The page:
The last time the price of crude oil for future delivery jumped this much was when OPEC announced its decision in November 2016 to cut production. That agreement, met at the time with much skepticism that the cartel could enforce it, was to remove about 1.8 million barrels a day of world supplies. Trading at $50 a barrel in early November 2016, crude oil for future delivery jumped to $57 a barrel by January 1, 2016.

Then reality, helped along by U.S. share producers, set in, with new supplies pushing crude oil futures down to $45 a barrel by July 2016.

The same scenario could play out once again:

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Latest Drop in Oil Prices Puts OPEC in a Bind

This article appeared online at TheNewAmerican.com on Wednesday, May 30, 2018:

Within minutes of comments made by Saudi Arabia’s oil minister on Friday, crude oil prices for present and future delivery dropped like a stone. By the end of trading on Tuesday, crude oil had lost more than six percent of its value, ending just above $65 a barrel, down from over $70.

What spooked the markets were these comments from energy minister Khalid Al-Falih, made during a panel discussion on energy on Friday:

Keep reading…

Merrill Lynch Sees “Risk” of $100 Oil in 2019, Thanks to Iran Sanctions

This article appeared online at TheNewAmerican.com on Friday, May 11, 2018: 

Francisco Blanch, a commodity expert at Bank of America’s Merrill Lynch, wrote Wednesday that his team of prognosticators “see a risk of $100 a barrel of oil next year,” adding that it could happen sooner: “We are concerned that these market dynamics could unfold over a shorter time-frame.”

Those “market dynamics” no doubt cause forecasters such as Blanch many sleepless nights, trying to sort them all out in time to write about them for his clients. First, of course, is President Trump’s cancelling of the Obama-era nuclear deal and promising not only to reapply the previous sanctions (which took one million barrels of oil off the world market every day) but to ramp them up.

Next is global economic growth, which is estimated to increase world demand for oil and its derivatives by at least 1.5 million bpd next year. Then there’s Venezuela, under the control of Marxist Nicolas Maduro, who has decimated his country’s oil production, with further reductions of 500,000 barrels a day likely next year.

Despite higher gas prices in the United States, the average increase in cost of a family’s summer vacation is estimated to be around $200, not likely to impact most Americans’ plans.

Next are the bottlenecks in the Permian Basin, where production has outstripped pipeline capacity, at least for the moment.

One market dynamic that might lead to less oil being used is

Keep reading…

Citigroup: U.S. Will Be World’s Largest Oil Exporter by Next Year

This article appeared online at TheNewAmerican.com on Wednesday, May 9, 2018:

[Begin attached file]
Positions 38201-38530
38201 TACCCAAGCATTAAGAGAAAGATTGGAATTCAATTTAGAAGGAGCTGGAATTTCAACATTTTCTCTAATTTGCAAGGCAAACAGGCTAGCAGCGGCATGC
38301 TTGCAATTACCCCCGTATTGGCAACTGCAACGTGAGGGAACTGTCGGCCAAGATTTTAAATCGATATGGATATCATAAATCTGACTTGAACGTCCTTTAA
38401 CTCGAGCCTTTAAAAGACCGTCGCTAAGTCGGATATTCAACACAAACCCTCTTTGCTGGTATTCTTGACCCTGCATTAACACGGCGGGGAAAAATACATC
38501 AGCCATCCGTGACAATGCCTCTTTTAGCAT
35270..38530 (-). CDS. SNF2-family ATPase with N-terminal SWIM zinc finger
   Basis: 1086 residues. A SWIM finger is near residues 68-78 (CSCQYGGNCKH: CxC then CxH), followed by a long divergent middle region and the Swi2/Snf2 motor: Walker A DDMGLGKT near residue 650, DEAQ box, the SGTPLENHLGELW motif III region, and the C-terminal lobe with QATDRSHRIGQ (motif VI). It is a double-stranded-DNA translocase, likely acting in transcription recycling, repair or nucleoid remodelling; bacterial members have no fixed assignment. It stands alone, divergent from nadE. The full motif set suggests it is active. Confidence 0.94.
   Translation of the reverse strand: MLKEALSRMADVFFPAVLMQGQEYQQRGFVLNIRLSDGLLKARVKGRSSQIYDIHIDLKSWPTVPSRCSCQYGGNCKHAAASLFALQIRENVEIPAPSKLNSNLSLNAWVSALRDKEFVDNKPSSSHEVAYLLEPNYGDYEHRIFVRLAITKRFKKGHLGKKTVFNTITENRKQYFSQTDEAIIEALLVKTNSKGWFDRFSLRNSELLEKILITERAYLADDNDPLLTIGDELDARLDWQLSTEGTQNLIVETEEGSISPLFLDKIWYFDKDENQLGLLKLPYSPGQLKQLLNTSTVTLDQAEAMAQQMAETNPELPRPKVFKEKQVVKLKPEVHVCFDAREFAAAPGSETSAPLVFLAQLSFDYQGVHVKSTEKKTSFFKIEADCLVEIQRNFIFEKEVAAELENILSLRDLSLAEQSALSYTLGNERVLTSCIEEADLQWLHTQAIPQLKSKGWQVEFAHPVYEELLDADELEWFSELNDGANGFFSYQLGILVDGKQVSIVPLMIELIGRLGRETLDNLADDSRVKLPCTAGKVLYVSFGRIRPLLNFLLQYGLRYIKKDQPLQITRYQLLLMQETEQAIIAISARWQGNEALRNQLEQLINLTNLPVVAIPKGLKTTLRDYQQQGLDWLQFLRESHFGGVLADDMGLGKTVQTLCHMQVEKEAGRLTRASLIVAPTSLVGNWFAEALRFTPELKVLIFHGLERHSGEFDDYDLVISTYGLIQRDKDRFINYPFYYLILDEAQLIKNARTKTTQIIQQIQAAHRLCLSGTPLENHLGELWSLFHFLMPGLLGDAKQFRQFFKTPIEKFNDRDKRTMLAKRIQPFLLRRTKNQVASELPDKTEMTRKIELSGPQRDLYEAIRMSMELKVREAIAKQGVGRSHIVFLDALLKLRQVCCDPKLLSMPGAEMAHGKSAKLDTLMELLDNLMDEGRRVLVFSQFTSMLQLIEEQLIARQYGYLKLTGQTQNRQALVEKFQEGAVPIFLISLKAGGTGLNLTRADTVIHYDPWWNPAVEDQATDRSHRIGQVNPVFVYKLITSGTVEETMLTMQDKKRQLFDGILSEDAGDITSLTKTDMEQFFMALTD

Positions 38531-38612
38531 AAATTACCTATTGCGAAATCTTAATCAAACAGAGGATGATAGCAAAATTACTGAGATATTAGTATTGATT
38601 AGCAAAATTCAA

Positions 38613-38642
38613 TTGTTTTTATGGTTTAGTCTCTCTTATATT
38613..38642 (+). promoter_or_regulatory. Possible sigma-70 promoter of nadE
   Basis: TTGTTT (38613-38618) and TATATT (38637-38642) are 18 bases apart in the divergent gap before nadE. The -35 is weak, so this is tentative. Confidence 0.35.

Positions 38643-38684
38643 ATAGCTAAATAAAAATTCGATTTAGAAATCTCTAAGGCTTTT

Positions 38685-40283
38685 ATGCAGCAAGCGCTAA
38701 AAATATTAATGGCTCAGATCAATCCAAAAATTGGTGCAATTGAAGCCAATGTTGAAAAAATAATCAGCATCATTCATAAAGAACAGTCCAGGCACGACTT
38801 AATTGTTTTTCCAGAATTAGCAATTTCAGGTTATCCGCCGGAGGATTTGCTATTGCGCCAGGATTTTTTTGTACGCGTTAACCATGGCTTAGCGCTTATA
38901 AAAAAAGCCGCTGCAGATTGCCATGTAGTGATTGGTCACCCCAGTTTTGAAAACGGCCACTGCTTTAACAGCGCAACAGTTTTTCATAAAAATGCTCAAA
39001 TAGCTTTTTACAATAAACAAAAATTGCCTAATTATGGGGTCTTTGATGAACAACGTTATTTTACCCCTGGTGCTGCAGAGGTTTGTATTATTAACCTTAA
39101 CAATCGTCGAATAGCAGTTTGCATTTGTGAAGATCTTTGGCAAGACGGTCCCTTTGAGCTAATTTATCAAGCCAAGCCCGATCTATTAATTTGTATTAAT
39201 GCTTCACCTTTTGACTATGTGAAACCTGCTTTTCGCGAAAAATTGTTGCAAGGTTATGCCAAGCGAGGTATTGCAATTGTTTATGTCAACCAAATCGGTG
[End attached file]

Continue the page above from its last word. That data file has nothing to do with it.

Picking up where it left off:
Citigroup announced last week that exports of crude and finished oil products from the United States would overtake Saudi Arabia’s by next year. Last week, the U.S. exported 8.3 million barrels per day (bpd) of crude and finished petroleum products. While Saudi Arabia exported 9.3 million bpd of crude and refined products in January, the kingdom plans to cut crude exports to under seven million bpd in May.

With the coming sanctions against Iran thanks to the president’s termination of the Iranian “nuclear deal” on Tuesday, up to another million bpd of crude could be removed from global supply, tilting further the advantage to U.S. producers.

Those sanctions set up the U.S. oil industry to continue to fill the vacuum just as quickly as it can find skilled roughnecks to put up idled rigs and complete wells that were drilled just waiting for an opportunity such as this. Those DUCs — drilled but uncompleted — wells number above 4,000 and are being brought online as quickly as possible. Labor and material bottlenecks are being resolved, and with oil in the high 60s and lifting costs in the low 30s, the boom in U.S. production will continue to set records. All at OPEC’s expense.

OPEC’s problems are largely self-inflicted.

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Job Market Remains Strong; Unemployment Rate at 50-year Low

This article appeared online at TheNewAmerican.com on Thursday, April 26, 2018:  

Unemployment claims for the week ending April 21 fell to new lows, according to the Department of Labor. On Thursday it reported that new claims fell to 209,000, far below forecasters’ expectations of 230,000. It also was the 24th week of jobless claims fewer than 250,000 and the 164th straight week of claims below 300,000.

Even more remarkable is that the last time jobless claims were this low was during the first term of President Richard Nixon, nearly 50 years ago, when the country’s labor force was just 153 million, compared to today’s work force of 162 million. Translation:

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IEA Declares OPEC Has Accomplished Its Mission: Oil Is Now “Balanced”

This article appeared online at TheNewAmerican.com on Monday, April 23, 2018:

“It’s not for us to declare on behalf of the Vienna agreement [the OPEC production-cut agreement in force since January 2017] that it is ‘mission accomplished’, but if our outlook is accurate, it certainly looks very much like it,” said the International Energy Agency (IEA) last week. Those production cuts, aided by the rolling disaster in Venezuela that continues to take crude oil production off the world market, have, according to the IEA, brought down the world’s crude oil stocks within shouting distance of OPEC’s goal: the five-year average of those stocks.

Compliance among members of the OPEC cartel and its friends (including Russia) has been extraordinarily high, with Saudi Arabia helping things along by cutting its own production far more deeply than the agreement called for.

U.S. production, estimated to approach 11 million barrels a day by the end of the year (twice what it was just seven years ago), has been unable to match the production cuts and worldwide demand, which has greatly surprised to the upside.

Add in concerns that on May 12 the president of the United States will decide

Keep reading…

Many of the articles on Light from the Right first appeared on either The New American or the McAlvany Intelligence Advisor.
Copyright © 2018 Bob Adelmann